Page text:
Published on 2014/09/08

Online Learning Doesn’t Have to Be Isolating: Exploring the Mentoring Model

Online Learning Doesn’t Have to Be Isolating: Exploring the Mentoring Model
The mentorship model creates a new layer of accountability for online students and has a significant impact on their academic success.
When I mention that I work for Western Governors University (WGU), an online university, many people tell me, “I tried that once but I just didn’t have the self-discipline.” Their experience with online learning included little beyondlogin information and a final deadline. Luckily, online education is progressing dramatically. By re-thinking the way we use technology, we can find the best of both worlds: all the customization of the digital experience combined with a powerful human touch.

Academic success was traditionally tied to a student’s accountability to their teacher: “The paper is due Tuesday… The test is on Thursday… See you at class next week …” and so on. That is, until online education came along.

Now, many student failures in online learning ventures can be attributed to a lack of accountability and availability of support. The computer won’t give you a lecture if you don’t show up, but failing to apply yourself to your course can easily result in wasted time and money.

Of course, some models attempt to preserve the role of the instructor.These programs are taught much like a face-to-face class, delivered through the magic of the Internet. In these courses, a professor still defines the pace of the class, requires class participation (usually in the form of class chats) and sets deadlines for assignments. Other models, like that of WGU, strive to provide accountability and support while simultaneously empowering the student to set the pace.

WGU provides online degree programs coupled with a mentoring model that ensures “online” doesn’t mean “alone.” Because WGU accepts onlydegree-seeking students, a long-term commitment is made for individual success.

Students are immersed in the mentoring program immediately upon enrollment.  Every WGU student receives a faculty mentor assigned to support the student from the beginning of the program through graduation. The mentor and student communicate by phone at least weekly in the beginning. Faculty mentors filla variety of support roles: cheerleader, accountability coach, encourager, technical support and friend.

Faculty mentors (each of whom have at least a master’s degree) are assigned a student caseload and their full-time role is to provide student support. They may use a variety of communication methods that, depending on student preferences,include calling — but also Skype, email and even snail mail for encouraging notes.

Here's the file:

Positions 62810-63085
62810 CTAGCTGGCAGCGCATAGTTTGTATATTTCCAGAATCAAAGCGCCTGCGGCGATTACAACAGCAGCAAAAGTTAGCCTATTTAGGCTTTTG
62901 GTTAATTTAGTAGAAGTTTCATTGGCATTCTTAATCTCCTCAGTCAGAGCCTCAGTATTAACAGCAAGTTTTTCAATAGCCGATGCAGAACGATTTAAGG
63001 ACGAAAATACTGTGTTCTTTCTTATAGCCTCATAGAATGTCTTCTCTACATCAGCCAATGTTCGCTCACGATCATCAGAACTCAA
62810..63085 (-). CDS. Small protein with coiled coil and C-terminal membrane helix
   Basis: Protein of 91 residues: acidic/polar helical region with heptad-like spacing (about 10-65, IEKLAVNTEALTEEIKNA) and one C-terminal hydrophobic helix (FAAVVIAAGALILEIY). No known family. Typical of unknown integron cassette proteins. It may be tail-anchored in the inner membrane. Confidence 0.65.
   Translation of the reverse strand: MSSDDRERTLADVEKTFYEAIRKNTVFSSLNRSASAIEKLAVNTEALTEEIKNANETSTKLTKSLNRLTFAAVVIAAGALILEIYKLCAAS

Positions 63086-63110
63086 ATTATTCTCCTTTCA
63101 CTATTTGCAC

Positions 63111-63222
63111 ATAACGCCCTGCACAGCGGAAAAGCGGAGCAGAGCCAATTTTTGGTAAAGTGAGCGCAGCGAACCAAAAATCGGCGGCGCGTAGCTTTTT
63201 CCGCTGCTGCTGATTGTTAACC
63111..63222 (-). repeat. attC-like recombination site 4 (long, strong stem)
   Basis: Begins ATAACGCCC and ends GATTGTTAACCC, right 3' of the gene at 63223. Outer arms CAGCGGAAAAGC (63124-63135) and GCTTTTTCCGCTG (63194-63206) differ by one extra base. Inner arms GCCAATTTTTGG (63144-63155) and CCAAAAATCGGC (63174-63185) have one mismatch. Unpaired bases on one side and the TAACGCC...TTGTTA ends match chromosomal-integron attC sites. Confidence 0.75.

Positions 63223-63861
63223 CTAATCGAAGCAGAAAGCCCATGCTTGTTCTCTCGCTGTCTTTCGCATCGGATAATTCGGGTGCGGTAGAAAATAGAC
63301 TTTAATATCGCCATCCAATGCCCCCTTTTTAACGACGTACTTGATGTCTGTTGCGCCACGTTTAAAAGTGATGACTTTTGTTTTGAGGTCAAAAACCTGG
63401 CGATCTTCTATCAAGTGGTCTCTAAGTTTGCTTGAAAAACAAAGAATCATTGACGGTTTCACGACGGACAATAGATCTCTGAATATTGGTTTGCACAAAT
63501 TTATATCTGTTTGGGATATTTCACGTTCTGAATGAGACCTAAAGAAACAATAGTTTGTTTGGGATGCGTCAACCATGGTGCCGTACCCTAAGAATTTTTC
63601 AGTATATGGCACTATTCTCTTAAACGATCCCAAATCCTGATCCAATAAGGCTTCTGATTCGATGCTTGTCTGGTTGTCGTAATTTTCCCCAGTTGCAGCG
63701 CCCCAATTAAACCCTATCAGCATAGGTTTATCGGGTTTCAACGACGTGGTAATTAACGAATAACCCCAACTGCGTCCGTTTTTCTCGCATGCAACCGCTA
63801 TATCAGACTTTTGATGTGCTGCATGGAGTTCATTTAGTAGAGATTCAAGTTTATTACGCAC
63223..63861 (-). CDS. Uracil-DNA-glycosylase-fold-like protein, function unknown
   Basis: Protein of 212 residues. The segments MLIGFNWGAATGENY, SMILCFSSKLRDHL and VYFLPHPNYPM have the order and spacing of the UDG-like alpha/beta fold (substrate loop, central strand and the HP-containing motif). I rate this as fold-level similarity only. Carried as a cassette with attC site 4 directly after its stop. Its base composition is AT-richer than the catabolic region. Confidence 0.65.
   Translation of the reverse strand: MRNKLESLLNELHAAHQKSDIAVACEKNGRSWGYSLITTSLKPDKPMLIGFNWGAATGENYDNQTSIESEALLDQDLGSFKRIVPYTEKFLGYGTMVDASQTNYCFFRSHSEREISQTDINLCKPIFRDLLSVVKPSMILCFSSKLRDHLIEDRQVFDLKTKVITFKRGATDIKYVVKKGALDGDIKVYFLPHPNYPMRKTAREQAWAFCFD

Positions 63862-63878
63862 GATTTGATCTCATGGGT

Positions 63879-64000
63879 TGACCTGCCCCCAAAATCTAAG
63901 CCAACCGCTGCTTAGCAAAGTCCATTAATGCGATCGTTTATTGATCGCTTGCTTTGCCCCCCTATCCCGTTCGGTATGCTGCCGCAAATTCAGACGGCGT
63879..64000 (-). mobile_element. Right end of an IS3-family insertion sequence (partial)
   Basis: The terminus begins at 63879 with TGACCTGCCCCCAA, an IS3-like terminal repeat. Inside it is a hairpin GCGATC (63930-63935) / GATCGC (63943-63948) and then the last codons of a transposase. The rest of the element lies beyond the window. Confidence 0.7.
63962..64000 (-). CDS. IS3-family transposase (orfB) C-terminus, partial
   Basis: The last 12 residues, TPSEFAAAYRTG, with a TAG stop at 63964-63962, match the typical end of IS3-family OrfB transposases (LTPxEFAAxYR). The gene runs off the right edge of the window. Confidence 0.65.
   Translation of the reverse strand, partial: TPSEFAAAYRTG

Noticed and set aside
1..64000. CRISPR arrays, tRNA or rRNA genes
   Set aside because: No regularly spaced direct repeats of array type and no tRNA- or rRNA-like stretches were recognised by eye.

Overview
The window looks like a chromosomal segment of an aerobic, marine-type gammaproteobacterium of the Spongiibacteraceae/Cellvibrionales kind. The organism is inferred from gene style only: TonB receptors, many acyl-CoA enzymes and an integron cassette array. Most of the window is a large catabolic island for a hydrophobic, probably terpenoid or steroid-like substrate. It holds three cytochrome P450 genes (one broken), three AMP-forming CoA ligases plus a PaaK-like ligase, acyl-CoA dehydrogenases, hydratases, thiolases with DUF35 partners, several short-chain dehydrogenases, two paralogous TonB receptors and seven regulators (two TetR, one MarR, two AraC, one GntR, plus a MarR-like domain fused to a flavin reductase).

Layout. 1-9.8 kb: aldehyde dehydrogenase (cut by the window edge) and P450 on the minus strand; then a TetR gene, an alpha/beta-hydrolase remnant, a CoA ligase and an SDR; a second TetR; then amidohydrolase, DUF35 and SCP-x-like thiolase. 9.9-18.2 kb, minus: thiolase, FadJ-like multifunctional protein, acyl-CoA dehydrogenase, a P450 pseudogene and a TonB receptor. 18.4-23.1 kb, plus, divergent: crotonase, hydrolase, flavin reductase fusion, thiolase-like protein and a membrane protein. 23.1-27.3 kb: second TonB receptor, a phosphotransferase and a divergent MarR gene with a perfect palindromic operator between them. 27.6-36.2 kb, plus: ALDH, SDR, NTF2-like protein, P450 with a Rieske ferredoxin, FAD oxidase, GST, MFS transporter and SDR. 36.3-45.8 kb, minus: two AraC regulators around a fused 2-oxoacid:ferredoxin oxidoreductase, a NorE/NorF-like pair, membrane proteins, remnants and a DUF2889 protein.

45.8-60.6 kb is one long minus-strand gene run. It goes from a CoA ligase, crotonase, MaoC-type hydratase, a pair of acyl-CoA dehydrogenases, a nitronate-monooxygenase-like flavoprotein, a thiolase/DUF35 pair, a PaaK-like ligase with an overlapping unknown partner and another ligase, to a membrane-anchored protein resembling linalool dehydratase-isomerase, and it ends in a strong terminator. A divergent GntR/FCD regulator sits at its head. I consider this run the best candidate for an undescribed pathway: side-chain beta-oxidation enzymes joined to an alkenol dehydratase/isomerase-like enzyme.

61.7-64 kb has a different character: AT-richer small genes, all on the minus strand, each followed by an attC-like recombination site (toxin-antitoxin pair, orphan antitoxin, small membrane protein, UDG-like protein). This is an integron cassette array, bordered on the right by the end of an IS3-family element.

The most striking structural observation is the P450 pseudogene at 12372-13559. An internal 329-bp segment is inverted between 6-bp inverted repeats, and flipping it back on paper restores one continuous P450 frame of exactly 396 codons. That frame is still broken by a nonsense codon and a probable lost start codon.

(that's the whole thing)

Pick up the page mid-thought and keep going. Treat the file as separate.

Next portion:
Course mentors are the second type of WGU mentor. These full-time faculty members hold their Ph.D. and serve as content experts. They are also assigned a student caseload. Responsibilities of course mentors include creating a social community among students currently enrolled in their courses and teaching webinars focused specifically on competencies students typically find difficult. Finally, they support students one-on-one based on requests from the student or referral from the student’s faculty mentor.

Neither type of mentor serves as evaluator of student competency.  At WGU, all evaluations are blind, which helps ensure the quality of education in the competency-based model.

The mentoring roles at WGU are critical to student success.

Graduating students consistently cite the relationship with their mentors as a key to their success. “I really looked forward to our weekly calls,” said recent WGU Missouri graduate Martha Jaynes. “If I had questions, my mentor helped me and was able to guide me through the courses. If I had a tough time, she was able to keep me going and encourage me.”

Mentors are trained for, and evaluated on, student success. This is borne out by WGU’s average time-to-degree completion. The average time to complete a bachelor’s degree for WGU’s most recent graduating class was two and a half years. The average time to graduation for graduate programs was a year and 10 months.

WGU is singularly focused on degree attainment for working adults, and active mentoring is central to that mission. The mentor model provides the avenue for learning to happen on the student’s schedule instead of the professor’s.

Not all adults may see themselves as natural learners, but our model, with robust mentor relationships, demonstrates that a college degree is within reach for all kinds of non-traditional students.

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Readers Comments

Linda Bars 2014/09/08 at 3:59 pm

This is interesting! I wonder how much of the advising process could be automated, though?

    Richard Choi 2014/09/08 at 4:30 pm